An Honest Privacy Policy

Funny:

The data we collect is strictly anonymous, unless you've been kind enough to give us your name, email address, or other identifying information. And even if you have been that kind, we promise we won't sell that information to anyone else, unless of course our impossibly obtuse privacy policy says otherwise and/or we change our minds tomorrow.

There's a lot more.

Posted on December 27, 2010 at 1:04 PM • 13 Comments

Comments

MNDecember 27, 2010 2:35 PM

Please delete confidential data. Respect privacy. Do not save those words. Those words were for some good cause and reasons. Saving someone's word without giving them advance notice before commenting is against freedom and law. Your website do not have privacy policy and it is without terms and condition. Someone can sue you if his/her words will be used in a wrong way. Keep them private...

Dr. I. Needtob AtheDecember 27, 2010 5:02 PM

What really bugs me is the idea of a "No Tracking List." It's like a law that says it's okay to slap anyone who hasn't put their name on the "No Slap List."

IDecember 27, 2010 6:40 PM

Your website is worthless to a new visitor because it lacks context, could you please give us some?
Also could summarise all your talks or have what you consider to be your most relevant essays on a list?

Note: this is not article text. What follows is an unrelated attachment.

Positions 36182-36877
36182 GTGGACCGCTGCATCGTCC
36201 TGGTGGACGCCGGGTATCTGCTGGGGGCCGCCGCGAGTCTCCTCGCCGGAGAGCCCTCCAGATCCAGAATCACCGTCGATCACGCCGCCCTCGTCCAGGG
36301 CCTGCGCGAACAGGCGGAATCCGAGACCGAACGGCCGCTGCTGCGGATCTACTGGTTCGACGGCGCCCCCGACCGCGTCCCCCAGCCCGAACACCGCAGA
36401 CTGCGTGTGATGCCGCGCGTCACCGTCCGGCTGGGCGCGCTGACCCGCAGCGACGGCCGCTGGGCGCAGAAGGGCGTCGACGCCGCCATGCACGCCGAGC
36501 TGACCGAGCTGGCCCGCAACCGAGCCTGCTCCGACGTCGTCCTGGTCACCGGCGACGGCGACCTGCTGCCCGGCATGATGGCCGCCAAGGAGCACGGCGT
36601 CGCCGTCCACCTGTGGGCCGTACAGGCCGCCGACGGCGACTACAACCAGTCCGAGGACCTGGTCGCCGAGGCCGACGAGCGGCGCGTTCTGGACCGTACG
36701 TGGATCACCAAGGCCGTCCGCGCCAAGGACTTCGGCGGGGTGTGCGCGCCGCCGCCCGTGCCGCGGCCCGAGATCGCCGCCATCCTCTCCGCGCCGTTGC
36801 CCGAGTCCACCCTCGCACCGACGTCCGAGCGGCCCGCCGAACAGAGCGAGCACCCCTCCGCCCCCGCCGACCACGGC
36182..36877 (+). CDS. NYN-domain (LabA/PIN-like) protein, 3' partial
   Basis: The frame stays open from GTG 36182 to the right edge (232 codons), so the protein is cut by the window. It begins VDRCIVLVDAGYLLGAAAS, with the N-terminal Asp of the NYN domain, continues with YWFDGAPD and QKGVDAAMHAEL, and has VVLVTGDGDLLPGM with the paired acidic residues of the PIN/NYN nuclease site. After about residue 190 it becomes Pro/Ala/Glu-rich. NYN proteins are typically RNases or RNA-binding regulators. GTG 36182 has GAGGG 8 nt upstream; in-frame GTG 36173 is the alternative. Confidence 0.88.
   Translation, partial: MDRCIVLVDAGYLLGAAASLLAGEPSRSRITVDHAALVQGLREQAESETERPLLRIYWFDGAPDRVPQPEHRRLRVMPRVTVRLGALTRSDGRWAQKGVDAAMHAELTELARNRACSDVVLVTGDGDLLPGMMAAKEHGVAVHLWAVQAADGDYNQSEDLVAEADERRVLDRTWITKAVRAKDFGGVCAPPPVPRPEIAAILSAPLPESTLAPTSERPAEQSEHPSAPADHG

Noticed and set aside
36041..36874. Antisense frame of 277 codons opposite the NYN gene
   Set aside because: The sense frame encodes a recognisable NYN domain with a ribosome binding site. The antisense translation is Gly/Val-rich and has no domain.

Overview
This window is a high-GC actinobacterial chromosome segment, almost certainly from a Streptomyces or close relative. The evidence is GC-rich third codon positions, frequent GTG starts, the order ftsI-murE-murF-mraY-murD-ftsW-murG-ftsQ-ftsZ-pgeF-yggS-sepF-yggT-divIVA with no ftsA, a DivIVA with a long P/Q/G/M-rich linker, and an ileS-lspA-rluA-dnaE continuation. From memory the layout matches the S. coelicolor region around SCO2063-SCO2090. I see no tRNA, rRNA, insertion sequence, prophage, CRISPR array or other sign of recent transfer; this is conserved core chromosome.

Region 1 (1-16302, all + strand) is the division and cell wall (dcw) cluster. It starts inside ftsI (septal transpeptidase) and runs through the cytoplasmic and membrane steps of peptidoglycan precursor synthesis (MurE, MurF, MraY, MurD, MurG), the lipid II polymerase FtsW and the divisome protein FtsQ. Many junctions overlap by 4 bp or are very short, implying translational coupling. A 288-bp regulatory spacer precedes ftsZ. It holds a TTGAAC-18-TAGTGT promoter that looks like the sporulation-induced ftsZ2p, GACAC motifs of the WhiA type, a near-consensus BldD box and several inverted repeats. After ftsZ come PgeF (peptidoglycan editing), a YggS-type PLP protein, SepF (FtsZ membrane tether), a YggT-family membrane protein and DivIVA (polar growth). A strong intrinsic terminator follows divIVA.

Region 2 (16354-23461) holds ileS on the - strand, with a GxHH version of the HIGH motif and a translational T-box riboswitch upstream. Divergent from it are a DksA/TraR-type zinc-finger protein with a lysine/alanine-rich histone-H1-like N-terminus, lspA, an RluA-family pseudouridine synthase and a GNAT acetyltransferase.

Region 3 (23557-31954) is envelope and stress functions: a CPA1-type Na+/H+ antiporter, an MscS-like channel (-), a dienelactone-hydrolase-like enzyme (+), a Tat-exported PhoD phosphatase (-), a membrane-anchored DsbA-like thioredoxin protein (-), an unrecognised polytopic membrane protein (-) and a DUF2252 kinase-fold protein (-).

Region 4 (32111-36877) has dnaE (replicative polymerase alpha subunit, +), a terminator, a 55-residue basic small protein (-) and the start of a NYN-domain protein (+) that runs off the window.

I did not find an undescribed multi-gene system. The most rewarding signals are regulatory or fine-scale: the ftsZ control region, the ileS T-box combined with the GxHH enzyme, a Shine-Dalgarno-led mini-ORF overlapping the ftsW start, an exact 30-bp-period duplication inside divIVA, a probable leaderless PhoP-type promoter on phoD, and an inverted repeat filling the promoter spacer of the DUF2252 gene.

Dirk PraetDecember 27, 2010 6:56 PM

Still way too long. In it's shortest incarnation, it could just say "We really don't care about your privacy concerns and we'll use all data collected in any way we see fit, unless explicitly forbidden by law and our lawyers can't find any loopholes. If you don't like it, go away."

Van DonnerDecember 27, 2010 8:03 PM

The best privacy policy I have seen is on a security web site :

We have created this privacy policy because we value the trust that our viewership has placed on our web sites and we recognize that our viewers have an absolute right to keep their personal information private. This statement discloses our information gathering and dissemination practices for the World Wide Web site located at www.SecurityChatX.com, www.SecurityForumX.com, www.InfoSysSec.com and www.SecurityNewsPortal.com (the "InfoSysSec.com and SecurityNewsPortal.com Sites").